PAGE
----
A headline in the November 12, 2009, issue of The Chronicle of Higher Education tells what is becoming a familiar story: "In Face of Professors' 'Fury,' Syracuse U. Library Will Keep Books on Shelves." Pressed by economic realities, hurting for space, and seeing the opportunities offered by existing and emerging information technologies, the director of an academic library announces plans to move some percentage of the library collection-specifically low-use books and bound journals-offsite. The space gained from the move will be used to create areas in which students can study and collaborate. The reaction from faculty and, in some cases, alumni and students? Fury!
Such highly charged resistance to moving books out of the academic library springs from two assumptions. The first of these is clearly stated by James W. Watts, chair of the Syracuse University Religion Department, "The big issue in the letters and among humanists generally is the importance of being able to browse collections and not have them in a remote location."
Asecond, more subtle, assumption holds that the presence of large numbers of printed books creates something--a vibe, an ambiance, a holiness--that engenders scholarly behavior among the student body. This latter notion is reflected in the words of a professor quoted in a September 30, 2005, Chronicle article touching on faculty insistence that no library books be stored offsite: "The faculty is united in thinking that this building is supposed to be the research center of one entire wing of intellectual life at the campus, and we can't afford to let it turn into an internet cafe."
While most scholars (the author of this article included) can swap true anecdotes of great scholarly moments that took place in the library stacks, the assumptions that, first, a huge number of browsable books is a necessary component of research and, second, that this voluminous presence is all that prevents an academic library from deteriorating into a Starbucks do not stand up on close examination.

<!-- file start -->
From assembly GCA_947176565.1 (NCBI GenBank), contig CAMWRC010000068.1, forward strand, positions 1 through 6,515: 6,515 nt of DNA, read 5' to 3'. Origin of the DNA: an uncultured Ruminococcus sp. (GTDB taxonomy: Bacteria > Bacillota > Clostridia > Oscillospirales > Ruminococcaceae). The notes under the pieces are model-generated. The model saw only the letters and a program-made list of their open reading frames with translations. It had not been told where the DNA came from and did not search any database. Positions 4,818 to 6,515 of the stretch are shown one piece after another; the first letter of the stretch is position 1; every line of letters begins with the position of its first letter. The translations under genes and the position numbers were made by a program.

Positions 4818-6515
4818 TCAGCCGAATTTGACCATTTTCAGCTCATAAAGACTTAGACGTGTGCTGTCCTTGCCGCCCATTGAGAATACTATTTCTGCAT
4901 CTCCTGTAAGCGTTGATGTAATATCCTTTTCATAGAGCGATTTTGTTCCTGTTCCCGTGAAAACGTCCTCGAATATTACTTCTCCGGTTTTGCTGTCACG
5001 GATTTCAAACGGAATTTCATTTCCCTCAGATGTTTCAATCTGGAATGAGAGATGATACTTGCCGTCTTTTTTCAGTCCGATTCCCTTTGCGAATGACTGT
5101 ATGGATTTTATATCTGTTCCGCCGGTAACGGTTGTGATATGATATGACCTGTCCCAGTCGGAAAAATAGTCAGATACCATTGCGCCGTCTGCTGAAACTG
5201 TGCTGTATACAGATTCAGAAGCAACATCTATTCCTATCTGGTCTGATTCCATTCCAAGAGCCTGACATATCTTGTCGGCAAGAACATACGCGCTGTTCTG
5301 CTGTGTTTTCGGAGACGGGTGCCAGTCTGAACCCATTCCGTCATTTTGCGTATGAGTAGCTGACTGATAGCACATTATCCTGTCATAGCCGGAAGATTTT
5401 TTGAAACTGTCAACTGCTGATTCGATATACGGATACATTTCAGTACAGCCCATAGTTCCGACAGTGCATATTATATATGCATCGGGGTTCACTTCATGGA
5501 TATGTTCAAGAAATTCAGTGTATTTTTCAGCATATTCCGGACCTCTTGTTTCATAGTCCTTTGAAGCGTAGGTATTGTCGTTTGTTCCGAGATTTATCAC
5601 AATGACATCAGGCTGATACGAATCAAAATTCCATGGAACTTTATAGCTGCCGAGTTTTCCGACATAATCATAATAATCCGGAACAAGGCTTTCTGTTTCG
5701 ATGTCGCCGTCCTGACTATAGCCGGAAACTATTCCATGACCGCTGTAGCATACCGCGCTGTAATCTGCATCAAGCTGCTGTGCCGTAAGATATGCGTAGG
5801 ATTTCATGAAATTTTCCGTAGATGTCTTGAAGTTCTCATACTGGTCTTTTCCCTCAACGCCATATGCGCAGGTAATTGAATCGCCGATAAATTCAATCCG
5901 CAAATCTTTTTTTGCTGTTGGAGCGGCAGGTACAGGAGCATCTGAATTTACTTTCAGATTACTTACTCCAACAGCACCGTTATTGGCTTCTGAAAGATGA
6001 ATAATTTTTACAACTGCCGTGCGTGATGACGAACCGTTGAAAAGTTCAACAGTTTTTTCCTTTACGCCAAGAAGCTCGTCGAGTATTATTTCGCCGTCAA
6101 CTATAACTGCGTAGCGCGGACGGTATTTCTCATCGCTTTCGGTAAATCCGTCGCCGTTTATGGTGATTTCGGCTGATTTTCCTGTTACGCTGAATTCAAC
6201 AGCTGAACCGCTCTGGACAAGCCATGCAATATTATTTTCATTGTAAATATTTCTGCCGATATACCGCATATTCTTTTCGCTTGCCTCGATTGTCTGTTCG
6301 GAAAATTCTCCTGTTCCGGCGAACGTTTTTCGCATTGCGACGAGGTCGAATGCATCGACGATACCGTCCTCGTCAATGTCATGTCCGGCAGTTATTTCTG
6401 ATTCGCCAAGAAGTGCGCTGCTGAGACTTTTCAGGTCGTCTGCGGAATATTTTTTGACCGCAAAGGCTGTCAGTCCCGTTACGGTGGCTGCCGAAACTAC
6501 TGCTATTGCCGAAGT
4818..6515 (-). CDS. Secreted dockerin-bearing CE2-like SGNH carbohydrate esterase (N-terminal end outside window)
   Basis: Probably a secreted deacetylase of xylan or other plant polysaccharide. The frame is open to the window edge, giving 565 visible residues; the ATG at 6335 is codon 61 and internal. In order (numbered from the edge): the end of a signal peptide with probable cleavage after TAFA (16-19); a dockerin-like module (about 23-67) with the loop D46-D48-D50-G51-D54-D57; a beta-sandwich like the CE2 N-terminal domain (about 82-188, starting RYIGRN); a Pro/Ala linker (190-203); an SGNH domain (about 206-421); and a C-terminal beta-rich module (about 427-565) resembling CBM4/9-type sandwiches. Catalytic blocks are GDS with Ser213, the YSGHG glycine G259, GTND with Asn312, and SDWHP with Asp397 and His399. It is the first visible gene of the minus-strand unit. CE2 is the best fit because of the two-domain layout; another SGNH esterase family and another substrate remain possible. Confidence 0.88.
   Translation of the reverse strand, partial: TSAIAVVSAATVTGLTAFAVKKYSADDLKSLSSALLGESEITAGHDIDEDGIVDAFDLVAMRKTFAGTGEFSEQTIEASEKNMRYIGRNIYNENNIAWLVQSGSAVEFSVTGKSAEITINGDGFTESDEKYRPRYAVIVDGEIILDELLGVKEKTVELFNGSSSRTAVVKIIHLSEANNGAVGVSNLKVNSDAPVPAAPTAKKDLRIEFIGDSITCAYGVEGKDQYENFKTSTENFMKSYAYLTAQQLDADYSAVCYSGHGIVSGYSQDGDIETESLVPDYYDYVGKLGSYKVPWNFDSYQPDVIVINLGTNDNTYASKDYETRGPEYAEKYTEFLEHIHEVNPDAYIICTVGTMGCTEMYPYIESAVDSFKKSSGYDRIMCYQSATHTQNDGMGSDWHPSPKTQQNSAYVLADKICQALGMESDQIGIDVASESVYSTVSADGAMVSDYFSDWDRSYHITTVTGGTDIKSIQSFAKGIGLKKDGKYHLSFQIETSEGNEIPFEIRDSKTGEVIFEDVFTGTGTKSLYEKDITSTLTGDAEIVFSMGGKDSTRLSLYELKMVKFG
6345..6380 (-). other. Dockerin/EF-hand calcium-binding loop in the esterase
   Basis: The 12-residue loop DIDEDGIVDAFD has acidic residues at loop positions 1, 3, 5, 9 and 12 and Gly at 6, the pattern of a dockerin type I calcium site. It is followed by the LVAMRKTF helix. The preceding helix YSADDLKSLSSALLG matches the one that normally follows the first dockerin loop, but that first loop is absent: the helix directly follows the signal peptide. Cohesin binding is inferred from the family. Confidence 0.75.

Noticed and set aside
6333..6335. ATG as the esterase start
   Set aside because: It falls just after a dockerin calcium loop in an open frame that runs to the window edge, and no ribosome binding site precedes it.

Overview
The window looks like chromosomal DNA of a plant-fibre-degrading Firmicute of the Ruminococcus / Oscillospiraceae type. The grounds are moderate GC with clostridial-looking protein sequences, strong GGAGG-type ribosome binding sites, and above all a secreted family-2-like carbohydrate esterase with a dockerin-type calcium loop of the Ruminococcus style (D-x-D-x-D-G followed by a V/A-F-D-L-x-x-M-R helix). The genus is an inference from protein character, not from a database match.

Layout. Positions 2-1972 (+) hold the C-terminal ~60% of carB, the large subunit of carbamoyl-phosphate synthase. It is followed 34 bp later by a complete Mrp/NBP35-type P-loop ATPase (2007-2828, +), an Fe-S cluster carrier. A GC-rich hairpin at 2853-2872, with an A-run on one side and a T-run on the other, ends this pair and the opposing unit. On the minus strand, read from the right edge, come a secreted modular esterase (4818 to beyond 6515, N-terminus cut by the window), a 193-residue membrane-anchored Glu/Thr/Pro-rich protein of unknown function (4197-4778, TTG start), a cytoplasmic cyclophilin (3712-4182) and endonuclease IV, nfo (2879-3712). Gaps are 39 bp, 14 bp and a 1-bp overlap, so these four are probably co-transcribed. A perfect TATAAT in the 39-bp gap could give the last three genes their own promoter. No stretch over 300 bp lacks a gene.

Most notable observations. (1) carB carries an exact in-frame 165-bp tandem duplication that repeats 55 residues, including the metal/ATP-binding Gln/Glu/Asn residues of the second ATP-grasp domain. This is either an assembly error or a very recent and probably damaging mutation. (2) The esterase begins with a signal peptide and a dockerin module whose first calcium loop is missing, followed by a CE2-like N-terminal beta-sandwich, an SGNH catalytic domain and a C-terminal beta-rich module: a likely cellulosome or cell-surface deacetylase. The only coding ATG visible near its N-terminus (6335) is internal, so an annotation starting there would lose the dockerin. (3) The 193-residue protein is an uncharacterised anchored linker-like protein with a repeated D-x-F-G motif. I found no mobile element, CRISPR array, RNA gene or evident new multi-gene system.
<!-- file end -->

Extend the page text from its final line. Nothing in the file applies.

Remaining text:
When dealing with an issue that invokes strong emotional reactions, a little historical context is always helpful. Although today's academic library users may feel that browsing is an ancient scholarly right, the practice is in fact no older than the baby-boomer faculty who so often lead the charge to keep books on campus. Prior to the Second World War, the typical academic library was neither designed nor managed to support the browsing of collections. At best, faculty might be allowed to browse, but it was the rare academic library that allowed undergraduates into the stacks. To this day academic-library special collections--real treasure troves for scholars in the letters and humanities--remain entirely closed to browsing.
Like hitting the sale tables
If browsing does not have along academic history, one could argue that it is still a desirable thing because it leads to serendipitous discoveries. The problem is that such serendipity depends on whatever happens to be on the shelf at the time of browsing. Because the books in highest demand are most likely to be in use and, thus, off the shelf, browsing academic library shelves is the equivalent of hitting the sale tables on day three of a three-day sale. A related dirty little secret of academic libraries is that significant portions of their collections are not browsable because they are, in the jargon of the profession "missing but unaccounted for." In plain English, "lost, stolen, or strayed."
One book, one place
Even if every book in the library catalog is, by some miracle, sitting exactly where it is supposed to be, the fact remains that a single book can sit in only one place in the library regardless of how many subjects it may encompass. Where a book sits is a function of its call number. Take the book What Are the Animals to Us?: Approaches from Science, Religion, Folklore, Literature, and Art by David Aftandilian. …